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5 Polycystic Kidney Disease Symptoms

5 Polycystic Kidney Disease Symptoms

You Should Look Out For These Symptoms

5 Polycystic Kidney Disease SymptomsPolycystic Kidney Disease happens when fluid-filled cysts form in the kidneys. It’s generally an inherited medical condition but patients with advanced kidney problems can also develop PKD.

Is it serious?

Generally, the cysts associated with PKD are non-malignant but they can vary in size and number. This means that they can possibly grow large to the point that they can interfere with your kidneys’ functions. Aside from your kidneys, the cysts can also grow in your liver and in the other parts of your body.

Symptoms of Polycystic Kidney Disease

The symptoms of Polycystic Kidney Disease, similar to other kidney diseases, can go unnoticed on the early stages. Patients typically discover the signs of the disease in their 30s or 40s. However, this doesn’t mean that it has no physical symptoms to warn you.

High blood pressure is the most common symptom you’d find in PKD patients. It is usually accompanied by an increase in the size of your abdomen and pain on your sides. You’d also notice yourself getting more frequents episodes of getting Urinary Tract Infections. In certain cases, you can also develop kidney stones.

Minor symptoms of PKD also include pain and a feeling of heaviness on the back area. Fatigue and joint pain can also develop. You can also develop bruising, pale skin and nail problems. Some patients experience frequent urination while others see blood-tinged urine.

If PKD is too severe, it can develop complications that can include cardiovascular diseases, anemia, bleeding and even brain aneurysms. Loss of kidney function is also possible as your kidneys find it more difficult to get rid of waste and toxins. In certain patients, their colon gets affected as well. Diverticulosis or the weakening and pouching of the walls of the colon can also happen.

The pain associated with PKD is often long term. However, as this symptom is also common among other kidney diseases, it’s often overlooked or disregarded until it’s too severe to ignore.

How’s it diagnosed?

As mentioned, PKD is an inherited condition which means that people who have first or second-degree relatives with the condition are particularly predisposed. If you have such predisposition, you should submit yourself to a routine screening.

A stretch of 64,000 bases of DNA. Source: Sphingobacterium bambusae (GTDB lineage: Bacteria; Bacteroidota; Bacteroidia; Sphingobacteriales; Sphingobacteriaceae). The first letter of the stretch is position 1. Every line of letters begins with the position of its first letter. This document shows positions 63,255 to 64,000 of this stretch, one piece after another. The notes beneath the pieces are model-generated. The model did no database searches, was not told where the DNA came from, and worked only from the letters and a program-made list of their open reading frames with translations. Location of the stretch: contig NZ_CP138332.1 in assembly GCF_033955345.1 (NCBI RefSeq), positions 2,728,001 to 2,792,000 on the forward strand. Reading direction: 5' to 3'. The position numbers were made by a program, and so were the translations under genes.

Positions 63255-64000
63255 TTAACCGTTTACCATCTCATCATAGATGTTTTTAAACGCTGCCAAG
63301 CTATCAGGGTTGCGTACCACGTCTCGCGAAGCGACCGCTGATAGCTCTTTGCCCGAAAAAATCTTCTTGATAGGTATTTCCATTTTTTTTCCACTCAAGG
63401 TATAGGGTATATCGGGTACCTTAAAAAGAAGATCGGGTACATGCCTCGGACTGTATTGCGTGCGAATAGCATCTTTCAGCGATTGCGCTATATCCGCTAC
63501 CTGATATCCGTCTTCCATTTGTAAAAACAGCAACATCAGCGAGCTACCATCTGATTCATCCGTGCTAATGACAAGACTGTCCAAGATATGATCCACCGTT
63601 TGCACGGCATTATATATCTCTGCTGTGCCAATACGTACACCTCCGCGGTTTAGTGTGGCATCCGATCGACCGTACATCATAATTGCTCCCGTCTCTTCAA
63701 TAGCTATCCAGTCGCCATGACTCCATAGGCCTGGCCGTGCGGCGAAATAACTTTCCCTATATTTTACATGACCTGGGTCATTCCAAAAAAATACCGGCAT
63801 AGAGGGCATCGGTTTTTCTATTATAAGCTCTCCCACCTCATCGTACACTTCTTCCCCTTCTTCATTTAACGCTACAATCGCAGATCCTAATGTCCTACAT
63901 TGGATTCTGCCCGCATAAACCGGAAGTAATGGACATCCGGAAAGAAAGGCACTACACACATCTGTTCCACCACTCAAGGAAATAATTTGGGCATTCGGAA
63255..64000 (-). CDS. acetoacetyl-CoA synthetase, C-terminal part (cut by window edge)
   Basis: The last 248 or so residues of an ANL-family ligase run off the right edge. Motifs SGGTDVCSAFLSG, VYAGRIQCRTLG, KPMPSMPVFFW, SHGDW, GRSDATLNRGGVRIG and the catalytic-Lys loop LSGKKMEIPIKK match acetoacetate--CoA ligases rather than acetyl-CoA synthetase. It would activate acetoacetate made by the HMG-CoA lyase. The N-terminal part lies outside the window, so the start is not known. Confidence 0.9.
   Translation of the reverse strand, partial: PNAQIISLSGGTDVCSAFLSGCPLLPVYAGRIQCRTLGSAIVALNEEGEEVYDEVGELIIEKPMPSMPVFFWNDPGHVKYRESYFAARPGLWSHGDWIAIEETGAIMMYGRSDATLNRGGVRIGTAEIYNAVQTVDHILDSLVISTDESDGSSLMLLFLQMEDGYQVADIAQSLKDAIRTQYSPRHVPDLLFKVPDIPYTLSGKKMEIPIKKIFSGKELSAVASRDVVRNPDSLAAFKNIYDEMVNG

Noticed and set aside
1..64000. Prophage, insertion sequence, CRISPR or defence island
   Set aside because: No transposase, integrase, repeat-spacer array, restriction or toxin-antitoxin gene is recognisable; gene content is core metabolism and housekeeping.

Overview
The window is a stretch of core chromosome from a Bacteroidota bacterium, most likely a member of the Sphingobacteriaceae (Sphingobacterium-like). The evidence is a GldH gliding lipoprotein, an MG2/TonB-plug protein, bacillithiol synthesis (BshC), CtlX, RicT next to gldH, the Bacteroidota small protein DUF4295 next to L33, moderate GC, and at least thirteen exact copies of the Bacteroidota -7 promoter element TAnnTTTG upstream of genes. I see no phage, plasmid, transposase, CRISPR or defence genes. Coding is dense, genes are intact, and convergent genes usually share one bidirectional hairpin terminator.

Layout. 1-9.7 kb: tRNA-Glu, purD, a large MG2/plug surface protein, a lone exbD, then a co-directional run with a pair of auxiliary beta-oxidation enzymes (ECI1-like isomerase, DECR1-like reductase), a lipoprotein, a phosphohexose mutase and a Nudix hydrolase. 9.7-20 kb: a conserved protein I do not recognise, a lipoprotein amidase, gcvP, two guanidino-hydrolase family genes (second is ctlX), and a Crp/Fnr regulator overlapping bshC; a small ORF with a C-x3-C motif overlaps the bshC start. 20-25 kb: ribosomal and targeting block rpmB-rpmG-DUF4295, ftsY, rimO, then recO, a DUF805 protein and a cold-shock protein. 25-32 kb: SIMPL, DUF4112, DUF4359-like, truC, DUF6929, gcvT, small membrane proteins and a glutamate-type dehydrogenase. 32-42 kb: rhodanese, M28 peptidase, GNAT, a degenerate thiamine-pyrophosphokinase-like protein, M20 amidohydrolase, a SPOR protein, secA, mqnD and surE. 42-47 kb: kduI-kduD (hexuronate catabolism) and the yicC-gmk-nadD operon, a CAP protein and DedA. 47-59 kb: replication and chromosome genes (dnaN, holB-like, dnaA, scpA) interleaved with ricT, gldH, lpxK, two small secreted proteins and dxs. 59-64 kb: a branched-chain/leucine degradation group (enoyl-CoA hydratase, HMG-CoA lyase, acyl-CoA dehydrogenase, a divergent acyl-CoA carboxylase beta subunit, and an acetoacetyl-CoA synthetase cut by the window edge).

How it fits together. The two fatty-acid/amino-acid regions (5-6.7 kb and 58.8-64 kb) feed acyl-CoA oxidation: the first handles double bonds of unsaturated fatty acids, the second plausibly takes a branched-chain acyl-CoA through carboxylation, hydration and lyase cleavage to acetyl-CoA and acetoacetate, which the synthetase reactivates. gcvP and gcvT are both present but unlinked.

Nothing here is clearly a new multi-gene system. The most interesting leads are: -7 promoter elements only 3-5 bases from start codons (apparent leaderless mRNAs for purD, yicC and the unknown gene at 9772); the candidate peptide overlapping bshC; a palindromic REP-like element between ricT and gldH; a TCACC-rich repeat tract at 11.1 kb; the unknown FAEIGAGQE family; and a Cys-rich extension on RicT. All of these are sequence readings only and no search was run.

For diagnosis, your doctor will order a urine analysis and a complete blood count. These tests aim to find existing infections and traces of protein and blood in the urine. Imaging tests may also be ordered for confirmation. It can include ultrasound, CT scan or an MRI scan.

In certain cases, an IVP or Intravenous Pyelogram can also be ordered. This procedure involves the injection of a dye to help visualize blood vessels more clearly.


7 Kidney Disease Symptoms

7 Kidney Disease Symptoms

7 Kidney Disease Symptoms7 Kidney Disease Symptoms

At Risk?  You Should Pay More Attention These Risks


Here are 7 kidney disease symptoms you should be aware of. Kidney disease is often considered as a silent but deadly condition. Most patients were only able to realize that they have the illness during its most severe stages. Because of this, some patients fail to fully recover.

If you know that you’re at risk for the disease, it’s critical that you know its symptoms. Recognizing kidney disease at its early stage will help avoid progression and even complications.

  1. Change in the characteristics of your urine.

The first yet most subtle symptom of renal disease is the change in urinary frequency. You’ll notice this more during the night. Aside from frequency, a change in color, smell, and even transparency can also signal a possible renal disease.

  1. Frequent feeling of exhaustion.

When your kidneys fail to produce erythropoietin, your cells become deprived of the oxygen they need to function effectively. As a result, you get tired and exhausted more easily. Your brain also suffers when there’s not enough oxygen. You’ll experience episodes of confusion and inability to fully concentrate.

  1. Ammonia-like breath.

Once your kidneys become damaged, they become ineffective in filtering out waste products in your body. Because of this, toxins get trapped and accumulate. One of these toxins is urea, which gets broken down by your saliva into ammonia. Other than making your breath smell like urine, it can also affect your sense of taste.


People with kidney disease often have episodes of nausea and vomiting. Over time, these two things can lead to a loss of appetite and nutrition. Aside from these factors, your altered sense of taste can also discourage you from eating.


  1. Shortness of breath.

Damaged kidneys become incapable of filtering out and removing excess fluid in the body. While it can initially affect your extremities and abdomen, fluid can also infiltrate and build up in your lungs which can make breathing a lot difficult for you.

  1. Flank pain.

One of the earliest signs of kidney disease is flank pain. Unfortunately, it’s also one of the most commonly missed indicators. Flank pain is described as that dull cramping pain that radiates from your lower back to your abdominal area. It can signal the presence of stones or an inherited renal disease.

  1. Feeling cold.

There are two things that can cause chills in people with kidney disease. The first one involves anemia where the body doesn’t have enough erythropoietin to supply oxygen to its cells. The other factor involves the presence of infection which is usually caused by the presence of stones, cysts or blockages. If the infection is too severe, it can also cause night sweats accompanied by chills. Learn and watch out for these 7 Kidney Disease Symptoms.